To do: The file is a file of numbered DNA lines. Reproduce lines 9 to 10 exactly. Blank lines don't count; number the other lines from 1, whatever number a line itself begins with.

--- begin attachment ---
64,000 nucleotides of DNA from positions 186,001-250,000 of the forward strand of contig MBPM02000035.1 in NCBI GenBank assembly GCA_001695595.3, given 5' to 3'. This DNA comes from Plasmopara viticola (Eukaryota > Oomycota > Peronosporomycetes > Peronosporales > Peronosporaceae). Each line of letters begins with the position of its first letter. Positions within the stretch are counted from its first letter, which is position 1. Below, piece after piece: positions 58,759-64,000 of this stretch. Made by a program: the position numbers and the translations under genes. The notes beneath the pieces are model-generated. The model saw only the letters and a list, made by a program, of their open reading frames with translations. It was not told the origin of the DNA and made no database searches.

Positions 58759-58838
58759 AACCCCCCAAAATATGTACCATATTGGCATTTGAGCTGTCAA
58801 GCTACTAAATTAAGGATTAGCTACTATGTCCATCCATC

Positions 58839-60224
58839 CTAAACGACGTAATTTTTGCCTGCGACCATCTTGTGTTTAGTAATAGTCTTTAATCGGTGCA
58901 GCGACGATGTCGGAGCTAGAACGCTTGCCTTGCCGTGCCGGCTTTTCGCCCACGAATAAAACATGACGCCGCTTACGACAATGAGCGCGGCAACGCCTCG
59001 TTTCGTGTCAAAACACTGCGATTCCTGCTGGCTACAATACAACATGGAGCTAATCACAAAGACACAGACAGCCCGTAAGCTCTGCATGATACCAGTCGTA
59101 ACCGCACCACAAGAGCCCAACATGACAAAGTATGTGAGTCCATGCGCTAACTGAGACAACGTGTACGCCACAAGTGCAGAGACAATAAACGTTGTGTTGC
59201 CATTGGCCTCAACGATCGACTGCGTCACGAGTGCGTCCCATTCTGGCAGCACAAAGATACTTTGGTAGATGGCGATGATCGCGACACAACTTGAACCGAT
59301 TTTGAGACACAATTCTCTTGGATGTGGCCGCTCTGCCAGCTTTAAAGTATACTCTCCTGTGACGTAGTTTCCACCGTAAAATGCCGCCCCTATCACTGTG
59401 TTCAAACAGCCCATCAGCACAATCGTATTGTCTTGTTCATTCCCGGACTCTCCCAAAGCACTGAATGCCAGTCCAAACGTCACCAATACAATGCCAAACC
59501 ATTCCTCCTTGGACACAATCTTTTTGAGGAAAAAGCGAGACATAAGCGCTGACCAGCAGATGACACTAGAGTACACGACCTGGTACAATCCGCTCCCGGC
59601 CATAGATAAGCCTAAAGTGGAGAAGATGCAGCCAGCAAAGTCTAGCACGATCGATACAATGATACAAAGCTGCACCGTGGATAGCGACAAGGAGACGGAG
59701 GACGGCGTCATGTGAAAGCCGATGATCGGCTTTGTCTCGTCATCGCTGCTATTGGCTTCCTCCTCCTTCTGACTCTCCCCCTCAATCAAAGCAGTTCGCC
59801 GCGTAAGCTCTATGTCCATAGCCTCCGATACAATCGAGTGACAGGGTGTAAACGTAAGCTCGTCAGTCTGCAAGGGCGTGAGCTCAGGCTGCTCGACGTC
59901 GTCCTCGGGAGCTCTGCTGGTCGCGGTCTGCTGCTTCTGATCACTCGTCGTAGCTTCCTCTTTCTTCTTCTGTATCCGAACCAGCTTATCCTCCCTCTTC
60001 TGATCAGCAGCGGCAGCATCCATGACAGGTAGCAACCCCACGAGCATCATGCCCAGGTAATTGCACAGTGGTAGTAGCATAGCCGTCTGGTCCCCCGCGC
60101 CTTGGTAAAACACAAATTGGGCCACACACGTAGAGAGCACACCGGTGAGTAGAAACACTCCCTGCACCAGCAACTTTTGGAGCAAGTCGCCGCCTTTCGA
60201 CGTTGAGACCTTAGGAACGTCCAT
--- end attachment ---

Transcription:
59101 ACCGCACCACAAGAGCCCAACATGACAAAGTATGTGAGTCCATGCGCTAACTGAGACAACGTGTACGCCACAAGTGCAGAGACAATAAACGTTGTGTTGC
59201 CATTGGCCTCAACGATCGACTGCGTCACGAGTGCGTCCCATTCTGGCAGCACAAAGATACTTTGGTAGATGGCGATGATCGCGACACAACTTGAACCGAT